The company fulfill customer orders in a number of ways, including through: North America and International fulfillment and delivery networks that the company operate; co-sourced and outsourced arrangements in certain countries; digital delivery; and through its physical stores. The company operate customer service centers globally, which are supplemented by co-sourced arrangements. See Item 2 of Part I, “Properties.”

Sellers

The company offer programs that enable sellers to grow their businesses, sell their products on its websites and their own branded websites, and fulfill orders through it. Amazon is not the seller of record in these transactions. The company earn fixed fees, a percentage of sales, per-unit activity fees, interest, or some combination thereof, for its seller programs.

Developers and Enterprises

The company serve developers and enterprises of all sizes, including start-ups, government agencies, and academic institutions, through its AWS segment, which offers a broad set of global compute, storage, database, and other service offerings.

Content Creators

The company serve authors and independent publishers with Kindle Direct Publishing, an online service that lets independent authors and publishers choose a 70% royalty option and make their books available in the Kindle Store, along with Amazon’s own publishing arm, Amazon Publishing. The company also offer programs that allow authors, musicians, filmmakers, app developers, and others to publish and sell content.

Competition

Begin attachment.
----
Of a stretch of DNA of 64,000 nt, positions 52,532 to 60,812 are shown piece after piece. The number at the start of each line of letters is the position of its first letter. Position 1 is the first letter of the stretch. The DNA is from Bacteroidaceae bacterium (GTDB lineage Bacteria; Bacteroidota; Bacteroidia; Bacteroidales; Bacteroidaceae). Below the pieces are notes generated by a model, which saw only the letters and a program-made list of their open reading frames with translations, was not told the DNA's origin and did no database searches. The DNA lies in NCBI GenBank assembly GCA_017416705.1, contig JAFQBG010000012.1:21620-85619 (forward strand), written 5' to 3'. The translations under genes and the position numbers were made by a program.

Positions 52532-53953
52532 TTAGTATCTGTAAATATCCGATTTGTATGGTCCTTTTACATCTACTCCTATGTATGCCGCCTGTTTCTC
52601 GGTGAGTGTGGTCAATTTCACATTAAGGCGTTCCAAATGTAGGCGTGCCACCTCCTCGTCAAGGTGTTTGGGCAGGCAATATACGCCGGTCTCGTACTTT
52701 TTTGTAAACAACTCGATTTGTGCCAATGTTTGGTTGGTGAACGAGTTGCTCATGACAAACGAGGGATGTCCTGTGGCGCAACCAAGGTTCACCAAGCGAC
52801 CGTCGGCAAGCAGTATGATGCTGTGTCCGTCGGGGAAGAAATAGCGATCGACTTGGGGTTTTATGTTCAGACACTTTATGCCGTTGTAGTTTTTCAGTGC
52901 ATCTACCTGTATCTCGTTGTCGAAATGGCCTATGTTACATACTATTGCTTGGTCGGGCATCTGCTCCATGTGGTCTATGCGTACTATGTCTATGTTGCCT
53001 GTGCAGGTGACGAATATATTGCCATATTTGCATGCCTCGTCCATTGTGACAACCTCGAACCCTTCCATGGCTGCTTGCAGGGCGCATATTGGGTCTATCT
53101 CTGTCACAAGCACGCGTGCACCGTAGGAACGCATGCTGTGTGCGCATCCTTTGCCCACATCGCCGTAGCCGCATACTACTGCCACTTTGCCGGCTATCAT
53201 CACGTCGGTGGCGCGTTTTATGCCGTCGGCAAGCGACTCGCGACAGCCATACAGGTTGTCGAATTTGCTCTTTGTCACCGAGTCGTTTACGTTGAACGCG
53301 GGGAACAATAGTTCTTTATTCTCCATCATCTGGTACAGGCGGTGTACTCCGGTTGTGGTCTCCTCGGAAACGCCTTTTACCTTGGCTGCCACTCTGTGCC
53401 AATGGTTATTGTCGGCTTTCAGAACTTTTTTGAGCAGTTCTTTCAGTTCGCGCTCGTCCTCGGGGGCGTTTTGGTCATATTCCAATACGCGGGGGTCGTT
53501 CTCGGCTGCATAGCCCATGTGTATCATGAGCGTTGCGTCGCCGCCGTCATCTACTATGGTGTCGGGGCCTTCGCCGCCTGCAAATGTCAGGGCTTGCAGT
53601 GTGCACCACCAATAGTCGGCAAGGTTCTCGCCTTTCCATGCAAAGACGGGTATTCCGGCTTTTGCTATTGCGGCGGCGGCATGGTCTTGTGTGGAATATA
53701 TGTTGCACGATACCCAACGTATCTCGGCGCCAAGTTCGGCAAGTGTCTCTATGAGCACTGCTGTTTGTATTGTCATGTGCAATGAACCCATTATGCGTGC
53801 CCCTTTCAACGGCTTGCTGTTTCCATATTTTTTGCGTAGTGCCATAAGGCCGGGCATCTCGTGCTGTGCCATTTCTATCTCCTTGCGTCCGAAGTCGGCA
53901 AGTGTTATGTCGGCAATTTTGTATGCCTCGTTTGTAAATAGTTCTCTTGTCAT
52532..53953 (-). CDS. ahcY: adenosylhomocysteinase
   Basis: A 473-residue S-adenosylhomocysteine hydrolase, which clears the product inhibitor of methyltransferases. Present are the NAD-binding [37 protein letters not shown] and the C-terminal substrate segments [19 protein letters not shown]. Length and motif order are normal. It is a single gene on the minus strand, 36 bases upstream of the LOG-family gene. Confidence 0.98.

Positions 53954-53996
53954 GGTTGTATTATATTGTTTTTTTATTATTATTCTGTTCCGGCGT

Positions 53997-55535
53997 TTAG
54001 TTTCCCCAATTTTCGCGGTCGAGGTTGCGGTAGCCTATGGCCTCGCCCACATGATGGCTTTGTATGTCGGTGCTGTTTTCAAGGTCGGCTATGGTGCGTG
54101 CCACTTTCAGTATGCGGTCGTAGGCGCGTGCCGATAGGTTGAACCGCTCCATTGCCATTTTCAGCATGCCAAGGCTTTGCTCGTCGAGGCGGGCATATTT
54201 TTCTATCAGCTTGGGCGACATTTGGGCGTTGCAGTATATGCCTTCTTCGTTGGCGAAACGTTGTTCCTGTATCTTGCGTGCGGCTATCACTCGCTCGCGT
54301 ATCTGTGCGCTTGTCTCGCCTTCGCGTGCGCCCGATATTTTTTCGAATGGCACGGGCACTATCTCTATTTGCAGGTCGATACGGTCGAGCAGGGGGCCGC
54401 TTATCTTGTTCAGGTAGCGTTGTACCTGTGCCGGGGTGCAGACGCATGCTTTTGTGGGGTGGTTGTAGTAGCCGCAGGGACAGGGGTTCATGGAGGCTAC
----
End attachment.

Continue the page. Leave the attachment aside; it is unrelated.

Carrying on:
The company's businesses encompass a large variety of product types, service offerings, and delivery channels. The worldwide marketplace in which the company compete is evolving rapidly and intensely competitive, and the company face a broad array of competitors from many different industry sectors around the world. The company's current and potential competitors include: (1) online, offline, and multichannel retailers, publishers, vendors, distributors, manufacturers, and producers of the products the company offer and sell to consumers and businesses; (2) publishers, producers, and distributors of physical, digital, and interactive media of all types and all distribution channels; (3) web search engines, comparison shopping websites, social networks, web portals, and other online and app-based means of discovering, using, or acquiring goods and services, either directly or in collaboration with other retailers; (4) companies that provide e-commerce services, including website development, advertising, fulfillment, customer service, and payment processing; (5) companies that provide fulfillment and logistics services for themselves or for third parties, whether online or offline; (6) companies that provide information technology services or products, including on-premises or cloud-based infrastructure and other services; and (7) companies that design, manufacture, market, or sell consumer electronics, telecommunication, and electronic devices. The company believe that the principal competitive factors in its retail businesses include selection, price, and convenience, including fast and reliable fulfillment. Additional competitive factors for its seller and enterprise services include the quality, speed, and reliability of its services and tools, as well as customers’ ability and willingness to change business practices. Some of its current and potential competitors have greater resources, longer histories, more customers, greater brand recognition, and greater control over inputs critical to its various businesses. They may secure better terms from suppliers, adopt more aggressive pricing, pursue restrictive distribution agreements that restrict its access to supply, direct consumers to their own offerings instead of ours, lock-in potential customers with restrictive terms, and devote more resources to technology, infrastructure, fulfillment, and marketing. Each of its businesses is also subject to rapid change and the development of new business models and the entry of new and well-funded competitors. Other companies also may enter into business combinations or alliances that strengthen their competitive positions.